Government, Research, Strategy


Can Open Innovation principles and in-house strategy departments shift the US Maritime Administration from admin to innovator?

For nearly 70 years the Maritime Administrator of the United States (MARAD) has been an organization that manages a diverse and ever-changing array of initiatives and responsibilities. These include he upkeep of secondary war fleets, enforcing invasive species regulation, and monitoring nearly anything that has passed its expiration date in the maritime sphere. At times, acting as the graveyard for Naval resources has caused serious environmental issues and accusations of mismanagement from other organizations that were initially responsible in the first place and that passed their problems along to MARAD. At other times, MARAD has proved itself to be incredibly resilient and innovative, for example donating technology to organizations and governments in need of guidance and providing job saving grants to naval yards in economic downturns. Yet, MARAD’s work sites are scattered across the United States and its operations are incredibly diversified and often disconnected. Abandoned projects, handed off to MARAD have the potential to either become incredibly fruitful or recklessly detrimental because of the disjointed nature of the organization and its stultified bureaucratic management.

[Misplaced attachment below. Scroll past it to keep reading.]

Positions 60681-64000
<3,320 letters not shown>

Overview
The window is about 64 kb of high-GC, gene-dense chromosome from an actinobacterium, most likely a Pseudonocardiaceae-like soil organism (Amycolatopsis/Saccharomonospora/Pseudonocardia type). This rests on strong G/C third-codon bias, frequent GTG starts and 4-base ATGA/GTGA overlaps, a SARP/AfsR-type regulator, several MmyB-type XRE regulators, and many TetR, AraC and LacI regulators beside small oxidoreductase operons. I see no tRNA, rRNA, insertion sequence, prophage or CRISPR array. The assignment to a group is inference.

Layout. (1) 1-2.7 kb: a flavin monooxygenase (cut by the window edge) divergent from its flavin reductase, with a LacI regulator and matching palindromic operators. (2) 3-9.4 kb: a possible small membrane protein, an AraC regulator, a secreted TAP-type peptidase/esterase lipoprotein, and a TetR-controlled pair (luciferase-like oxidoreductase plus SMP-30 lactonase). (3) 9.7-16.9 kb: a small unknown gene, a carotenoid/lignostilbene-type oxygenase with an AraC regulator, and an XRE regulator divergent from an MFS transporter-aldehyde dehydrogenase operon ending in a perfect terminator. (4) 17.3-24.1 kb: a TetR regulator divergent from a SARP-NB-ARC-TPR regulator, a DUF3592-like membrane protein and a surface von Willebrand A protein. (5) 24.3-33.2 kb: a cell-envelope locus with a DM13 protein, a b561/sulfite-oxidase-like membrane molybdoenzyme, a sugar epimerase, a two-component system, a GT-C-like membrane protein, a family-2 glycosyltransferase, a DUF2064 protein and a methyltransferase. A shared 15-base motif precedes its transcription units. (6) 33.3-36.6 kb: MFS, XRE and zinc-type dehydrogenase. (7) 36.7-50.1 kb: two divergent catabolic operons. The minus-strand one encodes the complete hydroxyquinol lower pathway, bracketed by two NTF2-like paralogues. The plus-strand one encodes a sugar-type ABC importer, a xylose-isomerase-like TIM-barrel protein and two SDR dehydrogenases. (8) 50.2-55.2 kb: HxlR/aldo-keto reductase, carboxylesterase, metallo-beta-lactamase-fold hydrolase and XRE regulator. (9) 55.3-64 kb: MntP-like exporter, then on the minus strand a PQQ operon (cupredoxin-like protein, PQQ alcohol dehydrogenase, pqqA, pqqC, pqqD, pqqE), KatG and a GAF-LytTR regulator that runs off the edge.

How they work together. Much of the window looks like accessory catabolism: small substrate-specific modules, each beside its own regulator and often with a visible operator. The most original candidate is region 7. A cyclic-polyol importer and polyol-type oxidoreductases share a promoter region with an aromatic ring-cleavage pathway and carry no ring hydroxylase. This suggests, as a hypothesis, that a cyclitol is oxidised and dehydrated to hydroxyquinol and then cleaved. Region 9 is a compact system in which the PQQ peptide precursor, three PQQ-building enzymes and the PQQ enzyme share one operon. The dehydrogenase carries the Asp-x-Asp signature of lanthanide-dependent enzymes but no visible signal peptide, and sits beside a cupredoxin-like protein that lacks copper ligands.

Abstract protocols for a big picture shift

Open MARAD is a design model that proposes open collaboration principles to rethink Maritime Administrator of the United States (MARAD) as an innovation architect rather than a graveyard for depleted resources. MARAD controls initiatives that can be recognized as hubs for innovation, although they currently only fulfill limited innovation criteria. By leveraging a new organizational design and approach to the work the agency is assigned and rethinking several of its pre-existing practices paired with new, distributed network for management, Open MARAD would enable the Maritime Administration to build new methods for fulfilling its mandate while simultaneously exploring its potential for innovation and monetizing its work.